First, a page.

Christians Deplore Defamation of Islam:
Leaders of major religious bodies in the nation's capital—Protestant, Unitarian, Orthodox and ecumenical—have unitedly expressed concern over: 1) "The alarming increase of anti-Islamic rhetoric and stereotyping ... by elected officials" and 2) "The uncritical way the media have referred to Muslims and the Islamic faith ... (in) coverage of ... the Middle East."
Their latest joint public statement urges: 1) "the Administration and ... Congress to recognize. . . that the Muslim religion is respectful of the Biblical faiths" and 2) "the media in reporting on international issues to avoid racial and religious stereotyping."
Students at Austin College in Sherman, Texas have been offered the option of spending their first 1987 term in the Middle East. To help counter such fears as might unwarrantedly inhibit taking advantage of this opportunity, Chaplain Henry Bucher has developed a three-page "Test Yourself on Terrorism" questionnaire. Peeking at the answer pages one finds, among other unfamiliar facts: The airports with the world's worst records for hijackings between 1977 and 1985 were Miami (14 incidents) and New York (10)—compared with Athens' 1. The FBI lists 395 domestic terrorist incidents for the same period, six of which were perpetrated by Arabs, all of them against fellow Arabs (Libyan and Saudi).
Lebanon and Its Needs:
In response to questions stimulated by recent violence in Beirut, Gabriel Habib, general secretary of the Middle East Council of Churches, states: "Despite considerable destruction and disintegration, Lebanon remains a unique experience ... which must not be lost. It is of great value to the peoples of the region and the world at large, for all those who seek existential dialogue between Islam and Christianity ...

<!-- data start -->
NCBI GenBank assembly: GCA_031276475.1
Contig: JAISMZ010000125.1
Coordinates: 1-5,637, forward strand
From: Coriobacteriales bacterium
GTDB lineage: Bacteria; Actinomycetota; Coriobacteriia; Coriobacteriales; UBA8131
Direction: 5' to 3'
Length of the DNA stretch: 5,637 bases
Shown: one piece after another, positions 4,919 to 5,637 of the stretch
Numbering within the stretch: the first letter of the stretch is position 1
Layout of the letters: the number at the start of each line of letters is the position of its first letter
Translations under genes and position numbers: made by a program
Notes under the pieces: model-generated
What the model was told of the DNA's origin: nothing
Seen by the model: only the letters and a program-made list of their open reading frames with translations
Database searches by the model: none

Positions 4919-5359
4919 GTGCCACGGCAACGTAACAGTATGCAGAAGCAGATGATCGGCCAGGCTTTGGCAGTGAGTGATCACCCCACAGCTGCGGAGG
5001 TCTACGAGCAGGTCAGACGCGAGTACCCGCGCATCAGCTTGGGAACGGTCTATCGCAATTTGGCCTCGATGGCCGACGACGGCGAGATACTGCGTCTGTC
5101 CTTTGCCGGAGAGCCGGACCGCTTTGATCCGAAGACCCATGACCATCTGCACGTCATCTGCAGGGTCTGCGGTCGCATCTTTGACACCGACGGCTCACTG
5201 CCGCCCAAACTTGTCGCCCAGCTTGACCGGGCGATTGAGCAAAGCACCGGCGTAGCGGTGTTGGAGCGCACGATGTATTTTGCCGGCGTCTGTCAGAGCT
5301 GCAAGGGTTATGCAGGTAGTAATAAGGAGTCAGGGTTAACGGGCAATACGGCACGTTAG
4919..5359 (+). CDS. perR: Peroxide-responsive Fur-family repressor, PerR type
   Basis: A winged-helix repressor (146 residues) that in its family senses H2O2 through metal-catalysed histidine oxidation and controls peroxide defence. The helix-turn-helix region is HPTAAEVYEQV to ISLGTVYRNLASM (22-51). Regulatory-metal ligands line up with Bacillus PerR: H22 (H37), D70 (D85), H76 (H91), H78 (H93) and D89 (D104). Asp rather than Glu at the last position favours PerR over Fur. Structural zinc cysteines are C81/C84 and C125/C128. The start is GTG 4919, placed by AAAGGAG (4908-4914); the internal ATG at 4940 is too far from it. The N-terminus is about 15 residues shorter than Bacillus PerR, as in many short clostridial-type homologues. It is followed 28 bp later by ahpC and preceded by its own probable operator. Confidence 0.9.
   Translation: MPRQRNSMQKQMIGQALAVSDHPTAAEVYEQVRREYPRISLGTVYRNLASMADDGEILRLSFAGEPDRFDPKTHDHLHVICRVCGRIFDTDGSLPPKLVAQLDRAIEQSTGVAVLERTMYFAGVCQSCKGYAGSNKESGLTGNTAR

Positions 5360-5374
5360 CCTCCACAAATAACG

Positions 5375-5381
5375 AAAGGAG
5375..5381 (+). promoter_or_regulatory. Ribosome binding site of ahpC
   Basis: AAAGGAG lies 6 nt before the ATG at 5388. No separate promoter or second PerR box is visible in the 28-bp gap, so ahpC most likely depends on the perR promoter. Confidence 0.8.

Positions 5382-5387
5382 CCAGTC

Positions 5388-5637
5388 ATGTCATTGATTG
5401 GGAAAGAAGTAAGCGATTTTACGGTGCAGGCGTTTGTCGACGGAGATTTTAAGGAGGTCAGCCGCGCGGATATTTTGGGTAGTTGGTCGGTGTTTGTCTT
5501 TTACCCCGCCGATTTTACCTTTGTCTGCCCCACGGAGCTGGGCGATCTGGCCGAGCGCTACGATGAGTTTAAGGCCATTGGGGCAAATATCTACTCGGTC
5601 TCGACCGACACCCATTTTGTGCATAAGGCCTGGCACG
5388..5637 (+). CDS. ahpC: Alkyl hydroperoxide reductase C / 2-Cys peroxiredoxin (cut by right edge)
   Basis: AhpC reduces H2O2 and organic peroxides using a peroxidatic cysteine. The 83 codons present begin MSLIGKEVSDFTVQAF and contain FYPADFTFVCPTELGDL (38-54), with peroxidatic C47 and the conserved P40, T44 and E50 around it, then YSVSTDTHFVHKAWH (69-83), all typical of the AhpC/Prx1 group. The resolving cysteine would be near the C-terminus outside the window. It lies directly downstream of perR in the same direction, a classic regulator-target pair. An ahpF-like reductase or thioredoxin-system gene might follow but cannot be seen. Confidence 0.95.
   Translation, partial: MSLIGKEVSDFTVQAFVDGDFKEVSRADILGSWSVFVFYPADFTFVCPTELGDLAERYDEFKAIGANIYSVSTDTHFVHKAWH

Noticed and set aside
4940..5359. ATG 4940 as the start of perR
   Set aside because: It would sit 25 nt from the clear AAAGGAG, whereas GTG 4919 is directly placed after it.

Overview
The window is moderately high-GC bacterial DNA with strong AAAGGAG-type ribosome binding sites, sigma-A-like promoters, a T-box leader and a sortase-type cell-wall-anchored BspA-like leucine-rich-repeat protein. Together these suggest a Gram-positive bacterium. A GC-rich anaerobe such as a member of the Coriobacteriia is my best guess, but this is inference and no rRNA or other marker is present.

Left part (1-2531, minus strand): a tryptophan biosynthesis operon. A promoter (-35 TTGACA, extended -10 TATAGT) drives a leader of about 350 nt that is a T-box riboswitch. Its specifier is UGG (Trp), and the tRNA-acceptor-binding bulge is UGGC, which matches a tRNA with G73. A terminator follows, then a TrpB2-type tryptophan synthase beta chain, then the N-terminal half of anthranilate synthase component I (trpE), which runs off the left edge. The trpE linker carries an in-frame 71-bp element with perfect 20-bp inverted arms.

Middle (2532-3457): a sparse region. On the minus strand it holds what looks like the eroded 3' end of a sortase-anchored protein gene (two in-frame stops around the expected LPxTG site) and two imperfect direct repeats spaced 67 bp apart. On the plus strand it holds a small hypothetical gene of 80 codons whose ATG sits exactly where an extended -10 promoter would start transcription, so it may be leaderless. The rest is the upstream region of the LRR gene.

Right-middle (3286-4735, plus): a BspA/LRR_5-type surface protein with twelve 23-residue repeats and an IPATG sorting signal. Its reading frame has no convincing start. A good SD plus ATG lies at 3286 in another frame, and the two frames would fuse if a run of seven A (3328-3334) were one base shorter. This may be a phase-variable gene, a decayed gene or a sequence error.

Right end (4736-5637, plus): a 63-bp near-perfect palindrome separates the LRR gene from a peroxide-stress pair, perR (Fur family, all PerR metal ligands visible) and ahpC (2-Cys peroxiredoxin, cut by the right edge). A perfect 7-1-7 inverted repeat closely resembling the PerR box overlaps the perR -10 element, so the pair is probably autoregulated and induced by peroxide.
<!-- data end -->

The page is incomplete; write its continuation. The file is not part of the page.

"The solution of [Lebanon's] ordeal depends not only on the Lebanese. The Arab-Israeli conflict continues to take place partly in Lebanon. The Palestinian question, with important linkages to the Lebanese question, is not yet solved. The international context ... has made ... Lebanon the theatre of a continuing international mini-war by proxy."
Asked what U.S. churches might do, Habib answered: "1) Promote information ... which would go beyond the stereotypes of violence and terrorism created by the media that cover events only without touching on the root causes behind such events." 2) Back the "role of religious leaders ... to create a climate of understanding and exercise moral pressure on the different groups in conflict ... 3) Continue humanitarian aid ... that would contribute toward the participation of all the communities and nurture ... reconciliation and peace."
The Rev. L. Humphrey Walz, retired associate executive of the Presbyterian Synod of the Northeast, is founding editor of The Link, published by Americans for Middle East Understanding, and serves on the board of that organization. He is active in Christian-Jewish, Christian-Islamic and other interfaith dialogues. He pursued graduate Biblical studies at Oxford University, the New York Seminary, and Union Theological Seminary.